I must concede that constitutions all over the world somewhat bestow to the executive president the prerogative of mercy even so the excessive powers given to the president by the aforesaid constitution is inimical to the well-being of citizens of Ghana.
The doctrine of separation of powers which states that the three arms of government must differ in terms of function and personnel was propounded by the French philosophe Baron de Montesquieu (1689-1755). Montesquieu erroneously studied the British system of government.
During his visit to Britain, he observed that the three organs of government (Legislature, executive and judiciary) differed in terms of functions and personnel.
It was revealed to Montesquieu that contrary to his convictions, the British attorney general and minister for Justices was an elected member of House of Commons, and as an attorney general he belonged to the executive arm of government and as a minister of justice he was the head of judiciary.
Montesquieu reportedly propounded a new political concept known as checks and balances to amend his flaws. Checks and balances empower each arm of government to check and limit the activities of others.
Looking at the 1992 constitution from the lens of Montesquieu’s drawbacks regarding the doctrine of separation of powers, the president of Ghana is vested with powers to appoint about 50% of his ministers from legislature.
For example, in 2006, Mr. Joe Ghartey, was a member of parliament for Essikado/Ketan constituency in the western region of Ghana, he was also appointed the attorney general and minister for Justices. As the minister of justice he was the head of the judiciary, as a minister he belonged to the executive arm of government and as elected Member of Parliament he was a member of legislature.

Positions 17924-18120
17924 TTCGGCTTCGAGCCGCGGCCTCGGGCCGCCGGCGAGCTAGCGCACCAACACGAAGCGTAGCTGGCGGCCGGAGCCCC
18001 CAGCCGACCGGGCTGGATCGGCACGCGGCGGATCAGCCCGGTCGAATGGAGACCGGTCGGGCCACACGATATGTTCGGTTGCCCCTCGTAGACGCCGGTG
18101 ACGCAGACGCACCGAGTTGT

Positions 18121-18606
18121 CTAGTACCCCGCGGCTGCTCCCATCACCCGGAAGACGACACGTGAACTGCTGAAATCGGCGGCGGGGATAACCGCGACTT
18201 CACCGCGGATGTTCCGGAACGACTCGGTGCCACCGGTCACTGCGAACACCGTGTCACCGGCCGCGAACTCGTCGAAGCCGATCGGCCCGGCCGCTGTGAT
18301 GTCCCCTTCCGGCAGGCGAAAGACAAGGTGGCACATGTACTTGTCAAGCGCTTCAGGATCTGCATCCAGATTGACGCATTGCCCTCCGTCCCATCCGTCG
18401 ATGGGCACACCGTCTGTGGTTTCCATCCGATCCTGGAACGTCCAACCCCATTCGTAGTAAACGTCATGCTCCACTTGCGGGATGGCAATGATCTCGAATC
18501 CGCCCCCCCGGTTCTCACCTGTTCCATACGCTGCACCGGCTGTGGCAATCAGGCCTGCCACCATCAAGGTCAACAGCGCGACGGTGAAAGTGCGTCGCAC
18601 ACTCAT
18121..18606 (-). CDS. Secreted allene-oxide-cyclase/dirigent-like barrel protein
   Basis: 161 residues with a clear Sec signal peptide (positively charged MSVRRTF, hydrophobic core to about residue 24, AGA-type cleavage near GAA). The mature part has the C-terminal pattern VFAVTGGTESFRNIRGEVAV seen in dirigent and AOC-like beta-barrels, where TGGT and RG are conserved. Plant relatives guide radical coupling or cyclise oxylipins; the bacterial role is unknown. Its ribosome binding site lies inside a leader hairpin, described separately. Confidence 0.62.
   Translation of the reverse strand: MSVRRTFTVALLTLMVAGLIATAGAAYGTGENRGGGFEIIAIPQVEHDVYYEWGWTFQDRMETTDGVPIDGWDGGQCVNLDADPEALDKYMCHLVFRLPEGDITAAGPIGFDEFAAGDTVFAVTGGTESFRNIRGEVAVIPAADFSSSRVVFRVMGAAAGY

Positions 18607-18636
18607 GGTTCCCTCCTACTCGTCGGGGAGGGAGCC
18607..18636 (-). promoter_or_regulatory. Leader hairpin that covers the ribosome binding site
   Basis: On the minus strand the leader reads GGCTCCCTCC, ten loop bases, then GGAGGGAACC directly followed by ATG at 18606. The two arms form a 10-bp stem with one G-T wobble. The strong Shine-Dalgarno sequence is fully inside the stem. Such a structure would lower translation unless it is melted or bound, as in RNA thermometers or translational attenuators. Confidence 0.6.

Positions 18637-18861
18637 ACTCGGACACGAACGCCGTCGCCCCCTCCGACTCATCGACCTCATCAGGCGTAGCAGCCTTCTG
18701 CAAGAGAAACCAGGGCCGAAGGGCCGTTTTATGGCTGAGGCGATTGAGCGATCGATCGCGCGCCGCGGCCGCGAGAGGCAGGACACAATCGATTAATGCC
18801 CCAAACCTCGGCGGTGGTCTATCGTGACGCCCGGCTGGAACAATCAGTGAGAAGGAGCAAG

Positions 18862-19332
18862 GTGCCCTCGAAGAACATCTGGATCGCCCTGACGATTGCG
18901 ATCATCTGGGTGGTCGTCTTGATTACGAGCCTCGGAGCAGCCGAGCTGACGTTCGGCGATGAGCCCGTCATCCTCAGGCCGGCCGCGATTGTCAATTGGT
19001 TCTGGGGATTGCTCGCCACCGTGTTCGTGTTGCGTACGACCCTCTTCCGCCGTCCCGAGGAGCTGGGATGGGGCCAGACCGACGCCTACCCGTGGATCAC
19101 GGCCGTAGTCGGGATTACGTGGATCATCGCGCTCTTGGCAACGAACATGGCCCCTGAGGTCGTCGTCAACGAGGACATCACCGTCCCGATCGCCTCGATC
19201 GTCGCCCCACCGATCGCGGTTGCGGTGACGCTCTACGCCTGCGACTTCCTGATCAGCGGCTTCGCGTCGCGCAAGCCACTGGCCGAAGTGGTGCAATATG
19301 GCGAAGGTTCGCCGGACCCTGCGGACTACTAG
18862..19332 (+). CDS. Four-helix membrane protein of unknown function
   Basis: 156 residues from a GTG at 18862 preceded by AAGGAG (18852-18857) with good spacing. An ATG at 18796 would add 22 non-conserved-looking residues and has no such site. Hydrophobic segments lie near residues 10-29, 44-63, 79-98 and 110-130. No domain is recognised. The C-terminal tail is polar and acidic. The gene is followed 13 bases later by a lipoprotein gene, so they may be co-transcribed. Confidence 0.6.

How could he check and limit his own powers per the dictates of checks and balances? How can the court take decision against their own head of judiciary? Why can’t we as a country be mindful of Lord Acton’s assertion that “power tend to corrupt and absolute power corrupts absolutely?”
The Montie 3 petition is a necessary evil in the sense that it accentuates to us some major takeaways: the tyrant of the executive over other arms of government. The fact that the BNI initially white-washed the montie 3 reveals that the executive cannot be trusted with excessive powers it is inundated with.
The president will not violate any law if he pardons the Montie 3 which, depicts the extent of inequality in our constitution. J.J Rousseau best remembered for his famous saying “men are born free, yet everywhere are in chains” in his theory of natural inequalities intimated that the only natural inequalities are difference in physical strength, because these are inequalities that arise in the natural state.
In contemporary society, man is corrupted, and the inequalities that result from laws and property are not natural and should not be tolerated. By this article, I am humbly calling for a national debate if not a referendum (if applicable) to reduce some of the powers wielded by the executive president. Such an amendment will assure the safety of all and sundry. God bless our homeland Ghana and help us resist oppressors’ rule.
“I know that I am intelligent because I know that I know nothing.” (Socrates)
By: Osei Nana Yaw